Nuclear instrumentation panel NISP is provided with various recorders, indicators, meters, and selector switches to display the neutron flux values in various sectors of the reactor, both in an axial and radial direction, which function is termed incore flux mapping.
Also, a portion of the panel NISP displays through meters the flux in various sectors of the reactor vessel RV to inform the operator of the various ranges of nuclear flux, such as source, range, intermediate range, and power range of the reactor during startup and shutdown, which operation is termed excore radiation detection. Further, the temperature of individual fuel rods of the reactor, and the radiation in various parts of the plant are monitored and displayed on the panels NISP. Finally, the auxiliary power to the plant is controlled by a portion of the panel NISP.
The nuclear power plant simulator according to one embodiment of the invention comprise digital computation apparatus and peripheral equipment operatively connected to control and indication panels which are identical in appearance and wiring to the actual control and indication panels of the four loop pressurized water reactor power plant that is simulated. The general function, structure, and operation of digital computers is set forth in a publication entitled "Electronic Digital Systems" by Mr. R. K. Richards, which was published in 1966 by John Wiley and Sons, Inc. and bears the Library of Congress card catalog number 6617618, to which reference is made for a detailed description thereof in order to aid in an understanding of the apparatus and methods in carrying out the invention.
Specifically, and referring to FIG. 2, the simulation system includes a Sigma 5 digital computer 20 referred to at times in this specification also as the C machine and associated peripheral equipment. The Sigma 5 computer system is manufactured and sold by Xerox Data Systems, Inc. and has been in general use for over one year prior to the filing date of this application. For more information on the Sigma 5 computer system reference is made to the appendix.
The simulator also includes digital computers 21 and 22 referred to at times hereinafter also as the A machine and B machine, respectively and associated peripheral equipment of the type manufactured and sold by Westinghouse Electric Corporation, and which is known as model P2000, and which computers have been in general use for over one year prior to the filing date of this application. The P2000 digital computers 21 and 22 are described in a publication entitled "Prodac 2000 Computer Systems Reference Manual" copyrighted in 1970 by Westinghouse Electric Corporation and bears copyright Registration No. A244775, to which reference is made to aid in an understanding thereof.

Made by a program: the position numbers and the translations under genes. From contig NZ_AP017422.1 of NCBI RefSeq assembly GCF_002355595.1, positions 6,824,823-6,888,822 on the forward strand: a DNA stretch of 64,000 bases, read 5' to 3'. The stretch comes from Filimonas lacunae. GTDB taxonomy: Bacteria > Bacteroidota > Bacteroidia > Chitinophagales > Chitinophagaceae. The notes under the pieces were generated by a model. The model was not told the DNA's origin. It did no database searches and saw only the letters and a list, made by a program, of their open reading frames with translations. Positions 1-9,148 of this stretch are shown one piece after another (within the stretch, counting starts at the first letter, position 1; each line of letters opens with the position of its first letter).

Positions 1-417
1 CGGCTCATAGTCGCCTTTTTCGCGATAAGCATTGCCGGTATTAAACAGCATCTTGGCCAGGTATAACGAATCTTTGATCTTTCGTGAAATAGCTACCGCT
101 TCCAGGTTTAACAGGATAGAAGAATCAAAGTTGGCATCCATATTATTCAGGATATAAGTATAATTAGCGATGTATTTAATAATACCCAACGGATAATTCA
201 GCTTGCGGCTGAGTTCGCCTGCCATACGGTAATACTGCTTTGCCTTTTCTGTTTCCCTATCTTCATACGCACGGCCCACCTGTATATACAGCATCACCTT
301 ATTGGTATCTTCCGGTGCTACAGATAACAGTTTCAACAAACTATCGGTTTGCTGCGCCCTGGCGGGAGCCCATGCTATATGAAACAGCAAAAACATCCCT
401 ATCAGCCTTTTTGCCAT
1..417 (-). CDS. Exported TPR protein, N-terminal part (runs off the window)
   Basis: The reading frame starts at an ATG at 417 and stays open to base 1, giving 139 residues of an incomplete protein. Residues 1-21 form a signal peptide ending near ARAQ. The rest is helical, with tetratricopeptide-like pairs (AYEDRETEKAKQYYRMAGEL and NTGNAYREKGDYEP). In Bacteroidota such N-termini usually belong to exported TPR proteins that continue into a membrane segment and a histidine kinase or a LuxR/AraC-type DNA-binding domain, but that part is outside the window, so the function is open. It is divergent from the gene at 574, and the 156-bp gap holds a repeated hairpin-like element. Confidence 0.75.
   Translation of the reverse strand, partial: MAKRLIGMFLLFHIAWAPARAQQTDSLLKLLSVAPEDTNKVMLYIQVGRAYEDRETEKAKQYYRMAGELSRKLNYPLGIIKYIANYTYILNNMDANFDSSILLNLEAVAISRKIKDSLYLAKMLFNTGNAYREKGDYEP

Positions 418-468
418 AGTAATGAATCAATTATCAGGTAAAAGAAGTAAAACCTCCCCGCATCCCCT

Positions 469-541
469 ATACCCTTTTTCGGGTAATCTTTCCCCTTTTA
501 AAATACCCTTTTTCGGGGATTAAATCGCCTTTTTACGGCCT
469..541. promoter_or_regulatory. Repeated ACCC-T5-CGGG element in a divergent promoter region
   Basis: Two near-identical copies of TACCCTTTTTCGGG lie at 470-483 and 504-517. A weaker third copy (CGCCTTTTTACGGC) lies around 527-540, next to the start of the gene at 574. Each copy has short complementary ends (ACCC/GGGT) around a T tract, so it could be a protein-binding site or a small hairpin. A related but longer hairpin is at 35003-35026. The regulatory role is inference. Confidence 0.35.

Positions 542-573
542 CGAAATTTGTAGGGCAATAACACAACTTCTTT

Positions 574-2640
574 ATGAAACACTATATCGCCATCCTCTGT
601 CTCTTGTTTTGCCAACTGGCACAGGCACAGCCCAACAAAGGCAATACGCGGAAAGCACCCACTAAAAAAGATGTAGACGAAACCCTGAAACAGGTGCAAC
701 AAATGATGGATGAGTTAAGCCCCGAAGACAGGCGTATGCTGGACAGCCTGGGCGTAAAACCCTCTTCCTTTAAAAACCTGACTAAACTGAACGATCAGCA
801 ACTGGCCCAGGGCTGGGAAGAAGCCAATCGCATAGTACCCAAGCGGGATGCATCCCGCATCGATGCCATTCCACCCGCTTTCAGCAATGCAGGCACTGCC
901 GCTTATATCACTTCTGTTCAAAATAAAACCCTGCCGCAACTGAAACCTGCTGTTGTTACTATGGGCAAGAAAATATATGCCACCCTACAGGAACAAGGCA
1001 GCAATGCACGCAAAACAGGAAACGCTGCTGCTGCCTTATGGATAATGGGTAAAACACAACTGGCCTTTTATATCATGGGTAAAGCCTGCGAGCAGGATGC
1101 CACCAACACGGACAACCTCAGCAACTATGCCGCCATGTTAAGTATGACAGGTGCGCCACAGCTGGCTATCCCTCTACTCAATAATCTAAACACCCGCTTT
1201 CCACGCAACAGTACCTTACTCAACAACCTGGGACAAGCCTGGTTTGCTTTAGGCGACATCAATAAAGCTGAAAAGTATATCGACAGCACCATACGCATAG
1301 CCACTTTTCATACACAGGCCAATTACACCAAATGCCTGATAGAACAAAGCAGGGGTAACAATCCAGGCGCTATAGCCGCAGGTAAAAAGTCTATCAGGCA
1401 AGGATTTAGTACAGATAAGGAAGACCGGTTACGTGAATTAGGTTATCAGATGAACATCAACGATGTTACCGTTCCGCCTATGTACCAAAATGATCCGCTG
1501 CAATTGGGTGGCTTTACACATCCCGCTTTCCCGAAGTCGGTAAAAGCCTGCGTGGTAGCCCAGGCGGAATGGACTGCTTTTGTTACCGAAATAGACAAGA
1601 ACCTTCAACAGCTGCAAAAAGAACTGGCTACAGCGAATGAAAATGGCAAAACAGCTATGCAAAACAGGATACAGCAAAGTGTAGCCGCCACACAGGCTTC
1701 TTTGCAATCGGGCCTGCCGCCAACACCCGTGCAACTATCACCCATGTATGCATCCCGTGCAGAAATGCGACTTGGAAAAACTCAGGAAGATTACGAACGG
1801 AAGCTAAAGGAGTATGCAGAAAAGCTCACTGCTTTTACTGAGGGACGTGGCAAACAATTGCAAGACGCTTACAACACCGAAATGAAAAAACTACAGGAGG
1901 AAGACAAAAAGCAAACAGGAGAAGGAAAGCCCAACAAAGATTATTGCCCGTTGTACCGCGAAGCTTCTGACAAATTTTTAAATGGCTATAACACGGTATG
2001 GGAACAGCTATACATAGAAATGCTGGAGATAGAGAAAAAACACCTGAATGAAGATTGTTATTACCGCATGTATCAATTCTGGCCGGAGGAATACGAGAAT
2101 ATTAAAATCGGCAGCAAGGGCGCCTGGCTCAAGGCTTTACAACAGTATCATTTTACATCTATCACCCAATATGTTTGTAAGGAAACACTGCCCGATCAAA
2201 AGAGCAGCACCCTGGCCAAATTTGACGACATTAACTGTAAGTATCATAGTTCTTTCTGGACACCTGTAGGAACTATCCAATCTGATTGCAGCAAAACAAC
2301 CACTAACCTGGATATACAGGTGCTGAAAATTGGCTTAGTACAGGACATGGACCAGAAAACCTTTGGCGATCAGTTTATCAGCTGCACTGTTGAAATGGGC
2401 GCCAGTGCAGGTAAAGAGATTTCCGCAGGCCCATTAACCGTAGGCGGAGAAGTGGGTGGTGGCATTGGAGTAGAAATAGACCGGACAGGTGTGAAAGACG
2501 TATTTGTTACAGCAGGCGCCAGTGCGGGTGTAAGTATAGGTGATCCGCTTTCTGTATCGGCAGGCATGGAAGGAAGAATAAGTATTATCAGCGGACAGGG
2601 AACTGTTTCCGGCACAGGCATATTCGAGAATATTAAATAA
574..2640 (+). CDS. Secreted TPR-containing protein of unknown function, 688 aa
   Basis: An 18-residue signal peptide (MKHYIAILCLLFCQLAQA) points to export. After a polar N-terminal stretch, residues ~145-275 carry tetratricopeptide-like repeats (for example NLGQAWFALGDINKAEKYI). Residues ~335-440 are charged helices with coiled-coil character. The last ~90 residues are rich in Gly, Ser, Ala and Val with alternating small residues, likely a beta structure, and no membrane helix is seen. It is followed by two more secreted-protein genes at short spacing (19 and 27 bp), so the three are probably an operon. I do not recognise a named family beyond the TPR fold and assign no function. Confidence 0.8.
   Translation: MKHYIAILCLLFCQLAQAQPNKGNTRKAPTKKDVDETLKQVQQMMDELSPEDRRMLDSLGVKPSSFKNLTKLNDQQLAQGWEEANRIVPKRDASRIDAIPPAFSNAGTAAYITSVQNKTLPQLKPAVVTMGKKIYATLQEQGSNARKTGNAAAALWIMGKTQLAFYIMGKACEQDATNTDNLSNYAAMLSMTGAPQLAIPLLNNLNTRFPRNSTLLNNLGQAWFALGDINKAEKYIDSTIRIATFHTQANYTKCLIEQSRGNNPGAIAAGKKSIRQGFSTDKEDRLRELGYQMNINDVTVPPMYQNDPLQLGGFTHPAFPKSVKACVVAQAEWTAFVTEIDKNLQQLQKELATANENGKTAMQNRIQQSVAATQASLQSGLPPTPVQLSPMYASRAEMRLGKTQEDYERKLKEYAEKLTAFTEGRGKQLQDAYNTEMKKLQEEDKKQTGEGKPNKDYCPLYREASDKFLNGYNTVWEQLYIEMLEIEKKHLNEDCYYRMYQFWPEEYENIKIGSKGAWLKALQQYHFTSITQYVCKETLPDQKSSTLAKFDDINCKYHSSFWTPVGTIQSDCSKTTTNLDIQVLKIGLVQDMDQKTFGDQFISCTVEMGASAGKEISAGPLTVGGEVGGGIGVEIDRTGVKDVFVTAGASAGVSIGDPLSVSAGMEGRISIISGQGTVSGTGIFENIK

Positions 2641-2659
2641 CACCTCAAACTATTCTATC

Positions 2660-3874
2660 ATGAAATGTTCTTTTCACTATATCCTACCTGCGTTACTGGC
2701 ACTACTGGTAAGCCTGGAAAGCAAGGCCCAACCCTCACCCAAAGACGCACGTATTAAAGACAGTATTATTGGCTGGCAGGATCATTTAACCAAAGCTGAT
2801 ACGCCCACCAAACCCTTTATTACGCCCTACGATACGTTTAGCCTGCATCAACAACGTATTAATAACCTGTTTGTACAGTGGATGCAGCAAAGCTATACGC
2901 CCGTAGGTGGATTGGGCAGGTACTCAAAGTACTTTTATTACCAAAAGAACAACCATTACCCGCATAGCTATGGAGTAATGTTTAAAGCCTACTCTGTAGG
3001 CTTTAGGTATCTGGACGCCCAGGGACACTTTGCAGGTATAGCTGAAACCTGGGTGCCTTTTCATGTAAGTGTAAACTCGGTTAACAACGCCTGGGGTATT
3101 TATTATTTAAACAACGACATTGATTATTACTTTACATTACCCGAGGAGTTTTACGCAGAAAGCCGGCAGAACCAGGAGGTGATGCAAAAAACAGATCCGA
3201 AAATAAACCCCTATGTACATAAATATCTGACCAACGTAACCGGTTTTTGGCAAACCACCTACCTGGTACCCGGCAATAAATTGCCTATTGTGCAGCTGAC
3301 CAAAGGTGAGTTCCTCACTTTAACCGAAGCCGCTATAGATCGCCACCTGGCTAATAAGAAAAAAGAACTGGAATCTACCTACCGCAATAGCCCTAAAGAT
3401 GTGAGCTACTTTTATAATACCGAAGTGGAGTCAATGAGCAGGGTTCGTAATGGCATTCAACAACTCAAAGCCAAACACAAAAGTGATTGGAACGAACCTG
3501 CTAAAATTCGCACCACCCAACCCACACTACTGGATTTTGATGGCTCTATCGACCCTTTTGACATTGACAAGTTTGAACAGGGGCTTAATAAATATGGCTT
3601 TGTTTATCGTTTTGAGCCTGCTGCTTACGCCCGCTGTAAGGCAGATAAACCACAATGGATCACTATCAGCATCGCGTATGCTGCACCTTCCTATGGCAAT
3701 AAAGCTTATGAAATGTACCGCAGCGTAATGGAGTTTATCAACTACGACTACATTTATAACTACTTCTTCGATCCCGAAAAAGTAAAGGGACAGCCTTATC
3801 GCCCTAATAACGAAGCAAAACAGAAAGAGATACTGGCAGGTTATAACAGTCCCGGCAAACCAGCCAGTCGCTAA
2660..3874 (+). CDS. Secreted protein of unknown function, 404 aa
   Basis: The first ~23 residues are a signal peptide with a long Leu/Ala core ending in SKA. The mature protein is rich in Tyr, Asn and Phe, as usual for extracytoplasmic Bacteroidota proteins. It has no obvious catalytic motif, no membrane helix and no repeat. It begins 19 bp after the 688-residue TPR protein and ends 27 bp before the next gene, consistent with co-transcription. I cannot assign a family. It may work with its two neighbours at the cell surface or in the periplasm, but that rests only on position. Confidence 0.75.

The Sigma 5 computer, or C machine provides an extensive arithmetic capability for the power plant simulator. The computers 21 and 22, act as process input/output controllers for the C machine. In practicing many features of the invention, a single computer or other multiple computer arrangements may be employed.
Communication between the A, B, and C machines is provided by a combination of the Xerox Data Systems Model 7650 channel interface units 23 and 24, and high speed data link devices 25 and 26 respectively, described more fully hereinafter. The C machine provides the software control and synchronization for the multiple computer configuration involving the A machine, B machine, and C machine; and the A and B machines in addition to providing the process input/output capability for the C machine also provide a capability for instantaneous simulator responses through their external interrupt system, the processing of all interlock and protection system logic, and the processing of several employed in the simulator models, such as a reactor control rods program. The significant hardware features associated with each of the A and B machines as shown in FIG. 2 included in the appendix. The major C machine hardware subsystems illustrated in FIG. 2 and utilized in the present embodiment of the invention are also included in the appendix to this specification.
The simulation of the electrohydraulic control system EH as depicted in FIG. 1 and represented by a simulator panel portion 27 of FIG. 2 is accomplished in part by the actual analog electrohydraulic controller manufactured and sold by Westinghouse Electric Corporation, which has been in use for more than a year prior to the filing date of this application. The panels 27 through 35 in FIG. 2 provide the same outward appearance and operation as panels in an actual plant and are connected directly through appropriate computer system equipment to the A machine and the B machine.